In the 2018–19 season, American cellist Alisa Weilerstein, a 2011 MacArthur Fellowship winner, releases Transfigured Night on Pentatone, on which she is joined by Norway’s Trondheim Soloists for Haydn’s First and Second Cello Concertos and Schoenberg’s Verklärte Nacht. Two Scandinavian performances of the album’s repertoire with the same ensemble opened the season. In the spring she returns to Verklärte Nacht but in a chamber music version, when she tours Europe and the US with pianist Inon Barnatan, violinist Sergey Khachatryan, and percussionist Colin Currie. Also in the season she performs Shostakovich’s Second Cello Concerto with five different orchestras; tours the US playing Dvořák’s Cello Concerto with the Czech Philharmonic led by Semyon Bychkov, and plays the Schumann Concerto with the Rotterdam Philharmonic and Saint-Saëns’s First Cello Concerto, Britten’s Symphony for Cello and Orchestra, Richard Strauss’s Don Quixote, and Bloch’s Schelomo: Rhapsodie Hébraïque in cities ranging from San Diego to Vienna. Finally, she gives two performances of Matthias Pintscher’s new cello concerto, Un despertar, with the composer leading both the Danish National Symphony Orchestra and the Cincinnati Symphony Orchestra. She performs Bach’s complete cello suites in Beverly Hills, Paris, Berkeley, for Boston’s Celebrity Series, and at Hamburg’s Elbiphilharmonie.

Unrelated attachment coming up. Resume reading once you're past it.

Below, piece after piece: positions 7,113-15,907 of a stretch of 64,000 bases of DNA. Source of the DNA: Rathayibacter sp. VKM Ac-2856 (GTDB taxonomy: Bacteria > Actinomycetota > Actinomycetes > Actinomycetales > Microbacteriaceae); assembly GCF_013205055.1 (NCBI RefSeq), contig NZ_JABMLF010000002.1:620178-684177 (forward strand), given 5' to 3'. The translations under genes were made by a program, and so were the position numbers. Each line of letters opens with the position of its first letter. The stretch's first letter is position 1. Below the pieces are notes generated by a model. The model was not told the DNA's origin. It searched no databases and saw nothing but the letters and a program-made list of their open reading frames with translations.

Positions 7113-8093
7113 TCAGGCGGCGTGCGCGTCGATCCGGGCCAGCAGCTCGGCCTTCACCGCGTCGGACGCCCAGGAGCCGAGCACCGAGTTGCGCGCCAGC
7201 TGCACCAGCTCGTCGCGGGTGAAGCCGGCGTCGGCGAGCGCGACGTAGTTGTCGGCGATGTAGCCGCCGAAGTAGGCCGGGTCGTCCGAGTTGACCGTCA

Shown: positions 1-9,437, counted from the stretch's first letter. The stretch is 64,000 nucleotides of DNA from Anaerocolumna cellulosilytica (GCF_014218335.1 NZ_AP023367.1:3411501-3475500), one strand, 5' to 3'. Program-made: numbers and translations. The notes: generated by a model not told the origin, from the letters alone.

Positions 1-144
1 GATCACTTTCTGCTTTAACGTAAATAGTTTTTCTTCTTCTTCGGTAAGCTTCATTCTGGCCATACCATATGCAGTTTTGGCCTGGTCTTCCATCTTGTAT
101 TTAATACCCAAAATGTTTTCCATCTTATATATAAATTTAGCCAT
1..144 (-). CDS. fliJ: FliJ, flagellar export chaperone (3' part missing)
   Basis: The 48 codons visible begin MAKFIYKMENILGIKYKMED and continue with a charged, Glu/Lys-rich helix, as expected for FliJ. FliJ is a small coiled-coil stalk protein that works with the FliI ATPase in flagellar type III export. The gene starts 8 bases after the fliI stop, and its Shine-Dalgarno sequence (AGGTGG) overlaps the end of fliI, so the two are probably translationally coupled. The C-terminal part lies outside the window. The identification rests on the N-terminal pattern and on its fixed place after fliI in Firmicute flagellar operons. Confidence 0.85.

Ms. Weilerstein’s career milestones include an emotionally-tumultuous account of Elgar’s Cello Concerto with the Berlin Philharmonic and Daniel Barenboim in Oxford, and a performance at The White House for President and Mrs. Obama. A champion of new music, she has worked on multiple projects with Osvaldo Golijov and Pintscher, and premiered works by Pascal Dusapin, Lera Auerbach, and Joseph Hallman. Ms. Weilerstein, whose honors include Lincoln Center’s 2008 Martin E. Segal Prize and the 2006 Leonard Bernstein Award, is a graduate of The Cleveland Institute of Music and Columbia University. Diagnosed with type 1 diabetes, she is a celebrity advocate for the Juvenile Diabetes Research Foundation.